Peter Pan is one of those magical stories that will always appeal to readers. Everyone can understand that desire to never grow up. Children feel it and grown-ups wish they could go back to that time. What I wouldn’t give to not have responsibilities and concerns. To live on a magical island and fighting pirates. It sounds like a lot more fun than sitting in a weekly meeting having the same conversation over and over again. So, I was delighted to discover that Audible was giving its members a free adaptation of J.M. Barries’ famous play/book for Christmas this year. Especially one with an all-star cast of voice actors. I decided that it was just the thing to snuggle up with yesterday for my audiobook of that week.
I don’t know how I first became aware of the story of Peter Pan. It’s entirely possible that it was read to us as children but it was most probably because of the Disney film. Though, I’m not sure we actually had a copy of it. It was something I remember watching at a friend’s house when we were at a sleepover. But, if I’m honest, my recollections of my childhood are terrible enough and I have almost no memory of the books I read. It’s quite a worrying thing that so many years have just disappeared from my memory. My family talk about going to places on holiday and it’s almost as if they left me behind. I just don’t remember things. But, it’s not like it’s important. The point is, I know the story of Peter Pan. It’s one of those inspired ideas that you know nobody else could have come up with but you also wonder why nobody else came up with it. Like Harry Potter. It’s such a genius idea that you imagine some other author should have had but nobody could have written it the way JK did.
J.M. Barrie’s tale of the boy who never wanted to grow up is one that so many people can sympathise with. Adult life is great in a lot of ways but there’s also a lot of boring stuff. And, when you consider the political situation, the environment, and everything else we’re facing, there’s a lot of things to worry about. It does make me wish I’d been able to run off to a magic island when I was a child so I could have avoided this mess. The Audible dramatisation of the Peter Pan story references topical issues like Brexit. I guess it’s really just a panto at heart. The kind of thing that takes something from the news and translates it for the world of the story. It’s a fun little touch but, if I’m honest, this kind of thing makes me cringe a bit.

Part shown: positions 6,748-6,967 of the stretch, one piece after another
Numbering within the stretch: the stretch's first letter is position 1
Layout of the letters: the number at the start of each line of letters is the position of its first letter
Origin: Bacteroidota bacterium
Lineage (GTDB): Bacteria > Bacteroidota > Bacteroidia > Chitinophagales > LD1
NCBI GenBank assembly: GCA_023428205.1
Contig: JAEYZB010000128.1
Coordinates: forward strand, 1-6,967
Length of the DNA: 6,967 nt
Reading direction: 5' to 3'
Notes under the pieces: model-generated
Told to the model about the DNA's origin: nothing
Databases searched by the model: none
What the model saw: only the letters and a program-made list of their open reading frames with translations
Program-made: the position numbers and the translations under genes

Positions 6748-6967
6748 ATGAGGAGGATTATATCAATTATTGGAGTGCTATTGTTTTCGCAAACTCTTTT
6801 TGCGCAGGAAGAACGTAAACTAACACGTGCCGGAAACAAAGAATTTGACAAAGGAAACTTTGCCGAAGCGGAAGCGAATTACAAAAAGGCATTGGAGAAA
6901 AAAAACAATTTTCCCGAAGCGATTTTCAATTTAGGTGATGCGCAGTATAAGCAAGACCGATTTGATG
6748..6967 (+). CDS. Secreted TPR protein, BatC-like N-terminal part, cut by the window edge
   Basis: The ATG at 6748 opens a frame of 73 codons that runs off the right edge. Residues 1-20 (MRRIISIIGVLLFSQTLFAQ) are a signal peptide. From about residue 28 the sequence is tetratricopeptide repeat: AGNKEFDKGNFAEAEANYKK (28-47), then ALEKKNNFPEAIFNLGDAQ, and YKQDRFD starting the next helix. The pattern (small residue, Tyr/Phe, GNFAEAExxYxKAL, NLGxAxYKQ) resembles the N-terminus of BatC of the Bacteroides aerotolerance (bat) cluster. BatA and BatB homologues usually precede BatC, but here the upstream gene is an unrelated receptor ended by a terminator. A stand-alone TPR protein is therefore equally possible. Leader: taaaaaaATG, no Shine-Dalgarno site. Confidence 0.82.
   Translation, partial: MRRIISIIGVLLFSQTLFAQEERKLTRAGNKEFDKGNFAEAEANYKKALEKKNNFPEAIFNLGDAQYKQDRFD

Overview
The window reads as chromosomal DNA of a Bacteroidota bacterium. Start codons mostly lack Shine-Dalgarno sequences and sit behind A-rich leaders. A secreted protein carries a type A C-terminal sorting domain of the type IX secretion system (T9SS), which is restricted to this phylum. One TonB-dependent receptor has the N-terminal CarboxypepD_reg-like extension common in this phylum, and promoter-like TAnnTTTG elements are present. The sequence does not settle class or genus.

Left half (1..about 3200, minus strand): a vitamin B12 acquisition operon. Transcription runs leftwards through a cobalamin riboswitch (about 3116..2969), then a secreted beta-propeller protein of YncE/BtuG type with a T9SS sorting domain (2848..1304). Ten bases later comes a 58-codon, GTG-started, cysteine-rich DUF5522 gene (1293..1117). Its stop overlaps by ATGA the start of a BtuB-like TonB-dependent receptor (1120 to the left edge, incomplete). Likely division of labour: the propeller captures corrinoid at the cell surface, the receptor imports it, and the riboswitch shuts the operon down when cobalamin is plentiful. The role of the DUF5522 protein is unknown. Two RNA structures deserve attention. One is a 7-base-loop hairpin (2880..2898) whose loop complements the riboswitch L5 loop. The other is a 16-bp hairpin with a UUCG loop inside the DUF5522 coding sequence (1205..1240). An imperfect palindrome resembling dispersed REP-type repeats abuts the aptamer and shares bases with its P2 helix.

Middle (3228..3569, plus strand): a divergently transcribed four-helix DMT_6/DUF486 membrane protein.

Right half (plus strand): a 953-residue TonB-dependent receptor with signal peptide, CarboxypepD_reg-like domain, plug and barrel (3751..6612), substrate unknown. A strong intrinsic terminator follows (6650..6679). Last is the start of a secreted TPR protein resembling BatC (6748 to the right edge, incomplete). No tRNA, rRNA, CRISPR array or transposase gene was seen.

Thankfully, there isn’t a great deal of that to deal with and, for the most part, this dramatisation does a good job. It is pretty faithful to the original story but has tweaked it a little. Those tweaks include altering the setting to the Second World War, which is something that works incredibly well. The fact that the Darling children want to escape to Neverland to avoid being evacuated is a really interesting addition. And I’m sure a smarter person would be able to make all sorts of parallels between Captain Hook and Hitler. Or point out that the alliance between Peter’s Lost Boys and Tiger Lily’s Lost Girls is reminiscent of the Allied Forces. But I’m not that smart. I just think the new framing narrative works really well with the traditional story.
It has the added benefit of modernising the story a little. Something that this dramatisation is all about. There is a push to promote the importance of women throughout the story and the changes to Tiger Lily’s character are very welcome. Instead of her being Princess of the Piccaninny tribe, she is the leader of her own group. Not only does this get rid of any horrible racist connotations, but it also presents her as being equal to Peter. Highlighting the stories insistence that women are powerful. The dramatisation also takes the suggestion that Mary Darling, Wendy’s mother, knew Peter from her childhood. Mary has been telling the story of her encounter with Peter Pan to her children for years. They desperately want to meet him so send him a letter. That is what prompts him to turn up. I think it’s a sweet addition that gives an extra dimension to the relationships on show.
All in all, this dramatisation was a good adaptation of the story. It managed to bring the excitement, fun and fear that you would want. The voice actors all did a good job in their roles and were pretty well cast. I wasn’t sure about Rupert Everett’s Captain Hood but I’m going to say it worked. It wasn’t the most villainous we’ve ever seen the character but he certainly had some fun with the role. He also managed to make Hook a more sympathetic and bring in the question of who the bad guy is. It’s a bit of a Frankenstein thing where both Hook and Peter end up looking like dicks because that’s people. It’s a short audiobook and one that won’t really hurt anyone. If you like the story then it’s worth a listen.